Exploring Synergies between Senolysis and Stem Cell Therapy

  • Research Info
  • Team Members
  • Photos
  • Funding
  • Research Info
  • Team Members
  • Publications
  • Photos
  • Funding

The accumulation of damaged/senescent cells in the body with time is a hall mark of aging. These cells are believed to play a key role in the onset and/or progression of various aging-associated diseases. More generally, the decreased regenerative ability of transplanted stem cells in older recipients may also be partly attributable to the presence of a high level of senescent cells.

Many factors produced by senescent cells – including proinflammatory cytokines, profibrotic molecules and damaging agents such as labile iron and reactive aldehydes – are known to disrupt the function of normal cells and cause organ function to decline. The hostile environment created by senescent cells is likely to impair the ability of transplanted stem cells to home in on target tissues, mature and restore tissue function.  Therefore, prior removal of senescent cells will likely enhance the effectiveness of stem cell transplantation therapies.

In recent years, two major observations in the longevity field have been made:

  • The use of senolytics to remove senescent cells significantly improved health and lifespan in mice and as might be expected, this approach enhanced the repopulation ability of endogenous stem cells1.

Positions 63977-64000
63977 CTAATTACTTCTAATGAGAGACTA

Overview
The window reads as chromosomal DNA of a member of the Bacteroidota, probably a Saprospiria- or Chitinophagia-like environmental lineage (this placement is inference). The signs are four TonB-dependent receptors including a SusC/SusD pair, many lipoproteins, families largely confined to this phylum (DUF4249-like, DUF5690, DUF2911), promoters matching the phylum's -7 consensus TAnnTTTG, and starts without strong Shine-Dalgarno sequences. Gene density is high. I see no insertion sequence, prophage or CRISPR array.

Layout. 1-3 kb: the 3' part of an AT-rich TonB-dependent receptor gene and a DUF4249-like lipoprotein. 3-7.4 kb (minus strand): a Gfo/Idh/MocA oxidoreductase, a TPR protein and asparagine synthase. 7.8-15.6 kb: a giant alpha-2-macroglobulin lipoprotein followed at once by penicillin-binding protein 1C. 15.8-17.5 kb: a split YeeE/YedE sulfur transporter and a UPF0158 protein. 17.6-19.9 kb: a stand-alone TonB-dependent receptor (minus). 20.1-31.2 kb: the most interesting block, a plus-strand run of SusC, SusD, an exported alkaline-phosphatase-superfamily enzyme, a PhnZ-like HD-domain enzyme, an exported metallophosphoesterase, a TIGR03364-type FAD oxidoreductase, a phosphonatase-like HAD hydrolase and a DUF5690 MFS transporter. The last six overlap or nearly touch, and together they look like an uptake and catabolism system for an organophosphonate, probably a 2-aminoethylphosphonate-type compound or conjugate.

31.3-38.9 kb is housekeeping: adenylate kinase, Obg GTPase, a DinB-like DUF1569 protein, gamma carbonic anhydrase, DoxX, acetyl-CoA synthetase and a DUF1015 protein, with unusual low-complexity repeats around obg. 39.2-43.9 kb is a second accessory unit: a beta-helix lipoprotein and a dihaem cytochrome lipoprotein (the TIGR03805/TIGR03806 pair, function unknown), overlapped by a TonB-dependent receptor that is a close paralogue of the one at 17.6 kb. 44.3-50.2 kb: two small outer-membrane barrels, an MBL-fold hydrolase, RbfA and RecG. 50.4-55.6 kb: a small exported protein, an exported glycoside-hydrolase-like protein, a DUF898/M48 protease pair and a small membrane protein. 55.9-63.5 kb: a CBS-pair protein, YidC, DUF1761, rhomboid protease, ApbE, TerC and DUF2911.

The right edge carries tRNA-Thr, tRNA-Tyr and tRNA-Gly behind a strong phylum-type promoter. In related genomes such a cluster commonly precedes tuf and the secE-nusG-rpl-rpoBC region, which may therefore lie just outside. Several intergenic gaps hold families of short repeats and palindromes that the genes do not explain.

• Stem cell transplantation has demonstrated beneficial effects in reducing aging-associated functional decline in both mice and humans, and extended lifespans in mice2,3.

The SenoStem project will test the hypothesis that prior removal of senescent cells by senolytics will create a more favorable niche for stem cells to engraft, and thus enhance their regenerative effect in older recipients. The overall aim is to determine whether these two different lifespan-extending interventions can act synergistically.

The first phase of this project will be to carryout in vitro and in vivo studies in order to identify the most  effective and safe senolytic from a list of established and in-house candidates.

The second phase of the project will assess the effectiveness of a combination therapy in which mice are treated with a lead senolytic identified in phase I, followed by transplantation of stem cells. We expect that the combination therapy will be more effective than either the senolytic or stem cell treatment alone.

Senescent cells impair the function of healthy stem cells in aged bodies. Accordingly, prior treatment with a senolytic drug is expected to result in superior function of transplanted stem cells.

References

  1. Chang J, et al. Clearance of senescent cells by ABT263 rejuvenates aged hematopoietic stem cells in mice. Nat Med. 2016 Jan;22(1):78-83. doi: 10.1038/nm.4010. PMID: 26657143
  2. Kovina MV, et al. Extension of Maximal Lifespan and High Bone Marrow Chimerism After Nonmyeloablative Syngeneic Transplantation of Bone Marrow From Young to Old Mice. Front Genet. 2019 Apr 12;10:310. doi: 10.3389/fgene.2019.00310. PMID: 31031800